04 November 2008

Cooking on the grill is a great way to entertain company or just feed the family without heating up the kitchen. More pleasant if you grilled at the outdoor kitchen. That’s why convenience and flexibility became key points in outdoor grilling.

You can start to consider installing an outdoor kitchen if :
  • You grill often in large amounts
  • You frequently have guests to a cookout, and everyone ends up huddled around you on the
  • patio, socializing while they watch you cook.
  • You have a little used deck or patio that you would like to incorporate into daily life.
  • Cooking in the summertime heats up your house so much that the air conditioning cannot keep up.
So, what are you looking for in an outdoor kitchen?
  • What kind of food and cooking will I do outdoors?
  • How often and what time of the year will I have for the space?
  • What kind of entertaining do I do? Large groups or small?
  • Will we eat outdoors or bring the food back inside?
  • What furniture do I/will I have for the space?
  • Are the kitchen components install permanently or can be moved?
Placement of the Outdoor Kitchen
There are a few key elements to consider when deciding where to place an outdoor kitchen. Keep these in mind when planning the space, and the resulting kitchen will be much more efficient and enjoyable.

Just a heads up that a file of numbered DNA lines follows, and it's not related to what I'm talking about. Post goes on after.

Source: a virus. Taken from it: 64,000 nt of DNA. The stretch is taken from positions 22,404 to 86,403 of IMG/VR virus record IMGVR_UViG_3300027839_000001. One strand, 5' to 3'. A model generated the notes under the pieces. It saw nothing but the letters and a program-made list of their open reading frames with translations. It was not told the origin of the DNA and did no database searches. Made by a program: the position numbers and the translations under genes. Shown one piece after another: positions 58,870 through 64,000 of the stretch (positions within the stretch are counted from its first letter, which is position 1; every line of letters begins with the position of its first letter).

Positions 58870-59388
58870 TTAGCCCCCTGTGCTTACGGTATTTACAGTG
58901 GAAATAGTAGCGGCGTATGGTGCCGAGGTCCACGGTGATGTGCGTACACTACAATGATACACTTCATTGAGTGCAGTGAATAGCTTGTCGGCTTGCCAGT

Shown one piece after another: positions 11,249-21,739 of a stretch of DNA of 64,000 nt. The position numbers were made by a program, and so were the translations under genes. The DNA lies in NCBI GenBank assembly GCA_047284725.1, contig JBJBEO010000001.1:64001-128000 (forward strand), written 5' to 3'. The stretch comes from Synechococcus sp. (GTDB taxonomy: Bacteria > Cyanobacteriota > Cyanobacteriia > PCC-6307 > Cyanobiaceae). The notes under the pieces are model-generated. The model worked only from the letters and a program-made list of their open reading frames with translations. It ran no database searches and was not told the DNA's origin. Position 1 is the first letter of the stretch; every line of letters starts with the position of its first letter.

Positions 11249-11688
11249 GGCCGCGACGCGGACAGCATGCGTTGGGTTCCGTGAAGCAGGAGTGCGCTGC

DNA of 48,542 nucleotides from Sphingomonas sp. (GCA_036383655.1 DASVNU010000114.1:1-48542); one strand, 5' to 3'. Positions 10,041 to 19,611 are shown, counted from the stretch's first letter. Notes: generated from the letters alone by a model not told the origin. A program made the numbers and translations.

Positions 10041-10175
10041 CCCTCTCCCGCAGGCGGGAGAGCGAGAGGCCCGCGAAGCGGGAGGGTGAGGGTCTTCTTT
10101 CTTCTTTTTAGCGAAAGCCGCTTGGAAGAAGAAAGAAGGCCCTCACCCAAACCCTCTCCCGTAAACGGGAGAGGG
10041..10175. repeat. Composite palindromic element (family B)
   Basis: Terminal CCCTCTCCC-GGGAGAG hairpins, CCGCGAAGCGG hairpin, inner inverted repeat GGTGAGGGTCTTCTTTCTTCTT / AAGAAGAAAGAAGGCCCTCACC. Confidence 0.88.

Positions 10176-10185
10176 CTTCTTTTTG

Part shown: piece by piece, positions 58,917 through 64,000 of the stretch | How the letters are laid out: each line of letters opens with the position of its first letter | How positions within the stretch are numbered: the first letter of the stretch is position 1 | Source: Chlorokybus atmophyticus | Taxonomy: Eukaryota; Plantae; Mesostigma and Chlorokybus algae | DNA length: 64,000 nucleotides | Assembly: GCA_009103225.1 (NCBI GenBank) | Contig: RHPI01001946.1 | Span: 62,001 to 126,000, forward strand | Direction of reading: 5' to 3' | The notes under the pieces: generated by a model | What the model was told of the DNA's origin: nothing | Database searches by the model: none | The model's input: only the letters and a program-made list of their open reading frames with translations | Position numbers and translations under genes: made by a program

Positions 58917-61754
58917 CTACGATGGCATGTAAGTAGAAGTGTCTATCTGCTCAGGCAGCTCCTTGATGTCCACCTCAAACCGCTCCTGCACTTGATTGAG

1. Keep it Close. No matter how great the outdoor culinary space is, some of the prep work will undoubtedly happen in the inside kitchen. It's easier to run in and fetch a tool or an ingredient if the outdoor kitchen is close to the inside one.
  2. Access to Utilities. Consider access to utilities when designing the kitchen. Will electricity be needed? Plumbing? The cost of running these utilities to an outdoor kitchen can vary greatly based on location.
  3. City Code. Be sure to check with the local municipality to find out what codes might dictate placement of the outdoor kitchen. Setback regulations, permit requirements, and what is allowable is different from community to community, so be sure to check with local regulations before spending any time or money on an outdoor kitchen.
  4. Covering/ Roof. A good kitchen idea is to build it with some sort of roof or covering structure over it. By doing this, you will be able to enjoy your backyard barbeque station with added privacy and shelter from any of the elements. This is especially necessary if you live in an area with frequent summer showers. Also, the outdoor kitchen idea of a roof is excellent for those who want to protect their kitchen equipment and cabinetry from any of the harsh elements found in some areas of America.
Organize the Space
Outdoor kitchens are all about entertaining, so bear that in mind when designing the space. Be sure to consider :
  1. The Work Triangle. Traditional kitchen design also applies in outdoor kitchens. Consider arranging the kitchen in the classic work triangle, the cooking area, food storage area, and clean up area should each be at a point in the triangle. This allows multiple people to work efficiently together in the kitchen space.